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IBM Beta Tests Bluehouse, a Business "Facebook"

Six degrees of spearation fires the online networking concept.Not long ago Talkbiznow's CEO was flogging a new type of online business networking -- LinkedIn with souped up communications and services. Now it seems that IBM has just opened the beta on Bluehouse, a similar concept, only undertaken with far deeper pockets and way more experience. IBM's approach, with its impressive resources, should make LinkedIn nervous. Even if the particular expression may not start a category firestorm, it does suggest an evolutionary direction for digital business networking.

Bluehouse combines a familiar pallet of collaboration tools, including IM (instant messaging), Web conferencing, document sharing, profiles, directory and tools to build business networking communities -- all delivered via a cloud platform.
There is something compelling in the underlying concept. Why have networking when you can't easily communicate in a broad number of ways? In addition to some of the expected, I also found the following:
  • survey mechanism with form designer
  • activity tracking with deadlines, keyword tags, individual web pages, and the ability to involve others
  • blogging facilities
  • web meetings with application hosting and sharing
Bluehouse is clearly at a beta level. For example, everyone registering has to provide a company name, but there doesn't seem to be a way to join with an affiliation to an existing company. So who decides on the company description and other expressions of brand? The Live Charts facility kept freezing up when I tried it. There are some niceties that they might consider. For example, more flexibility on information formats â€" phone numbers apparently must use all dashes and no parentheses for the area code. However, this is beta software and not the important issue.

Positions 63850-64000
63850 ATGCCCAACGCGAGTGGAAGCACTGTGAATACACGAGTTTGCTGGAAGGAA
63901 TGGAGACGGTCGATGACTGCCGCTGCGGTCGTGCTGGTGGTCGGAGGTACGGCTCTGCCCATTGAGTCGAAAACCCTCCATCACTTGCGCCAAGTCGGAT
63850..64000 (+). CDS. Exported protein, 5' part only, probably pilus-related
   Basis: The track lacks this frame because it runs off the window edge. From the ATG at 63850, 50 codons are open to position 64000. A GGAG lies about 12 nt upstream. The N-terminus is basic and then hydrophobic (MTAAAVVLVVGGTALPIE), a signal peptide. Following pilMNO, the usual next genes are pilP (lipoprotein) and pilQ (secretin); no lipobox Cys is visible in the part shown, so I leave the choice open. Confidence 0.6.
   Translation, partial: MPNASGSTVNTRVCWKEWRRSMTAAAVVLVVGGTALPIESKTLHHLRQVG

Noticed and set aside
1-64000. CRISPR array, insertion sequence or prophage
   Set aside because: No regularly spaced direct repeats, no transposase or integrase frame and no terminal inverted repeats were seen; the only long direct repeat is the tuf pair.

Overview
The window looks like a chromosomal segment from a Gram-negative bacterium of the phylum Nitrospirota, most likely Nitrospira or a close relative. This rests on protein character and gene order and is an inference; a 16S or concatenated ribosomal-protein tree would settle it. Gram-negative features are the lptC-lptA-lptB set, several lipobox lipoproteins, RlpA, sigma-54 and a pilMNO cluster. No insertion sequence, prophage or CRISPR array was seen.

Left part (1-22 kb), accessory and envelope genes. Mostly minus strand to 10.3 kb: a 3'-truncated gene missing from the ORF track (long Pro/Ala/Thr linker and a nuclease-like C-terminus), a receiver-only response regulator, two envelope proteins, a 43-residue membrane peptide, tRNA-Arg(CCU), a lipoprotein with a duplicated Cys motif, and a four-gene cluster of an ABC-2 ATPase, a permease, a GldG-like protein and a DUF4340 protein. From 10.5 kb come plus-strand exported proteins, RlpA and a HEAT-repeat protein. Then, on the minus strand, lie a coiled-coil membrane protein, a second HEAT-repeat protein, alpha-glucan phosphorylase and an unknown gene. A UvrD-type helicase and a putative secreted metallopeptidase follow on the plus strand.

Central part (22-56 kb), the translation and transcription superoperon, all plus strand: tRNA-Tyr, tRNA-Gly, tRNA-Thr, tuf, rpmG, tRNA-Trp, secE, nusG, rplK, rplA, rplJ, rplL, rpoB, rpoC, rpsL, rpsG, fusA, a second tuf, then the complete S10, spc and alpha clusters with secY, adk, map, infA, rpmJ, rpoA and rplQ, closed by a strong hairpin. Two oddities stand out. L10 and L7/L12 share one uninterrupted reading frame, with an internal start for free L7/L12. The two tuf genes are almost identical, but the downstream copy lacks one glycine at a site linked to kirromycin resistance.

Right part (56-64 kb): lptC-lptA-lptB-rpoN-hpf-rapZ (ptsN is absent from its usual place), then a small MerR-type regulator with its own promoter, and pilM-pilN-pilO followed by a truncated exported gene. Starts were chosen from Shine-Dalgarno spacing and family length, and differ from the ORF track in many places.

The real question is what businesspeople need these days. LinkedIn has proven the interest in business networking, and a plethora of other services -- Plaxo, Xing, and lesser known of the ilk -- have gone the sharing contacts route. But the idea of being able to do more, to combine networking with more extensive communications and collaboration, is an interesting twist. Now consider how easily, from a resource perspective, IBM could afford LinkedIn and work to combine the existing networks with the additional tools. It wouldn't be an easy technical merger, given the different interfaces and what they emphasize, but it would be possible. And IBM is being smart enough to create an early adopter program to get users involved in setting the course for the site, which is a good way to get people more deeply involved and turn them into sales agents for something they helped to create.

IBM's entry is making this category even more interesting to watch that before.

Six degrees of separation image via Flickr user cambodia4kidsorg, CC 2.0.

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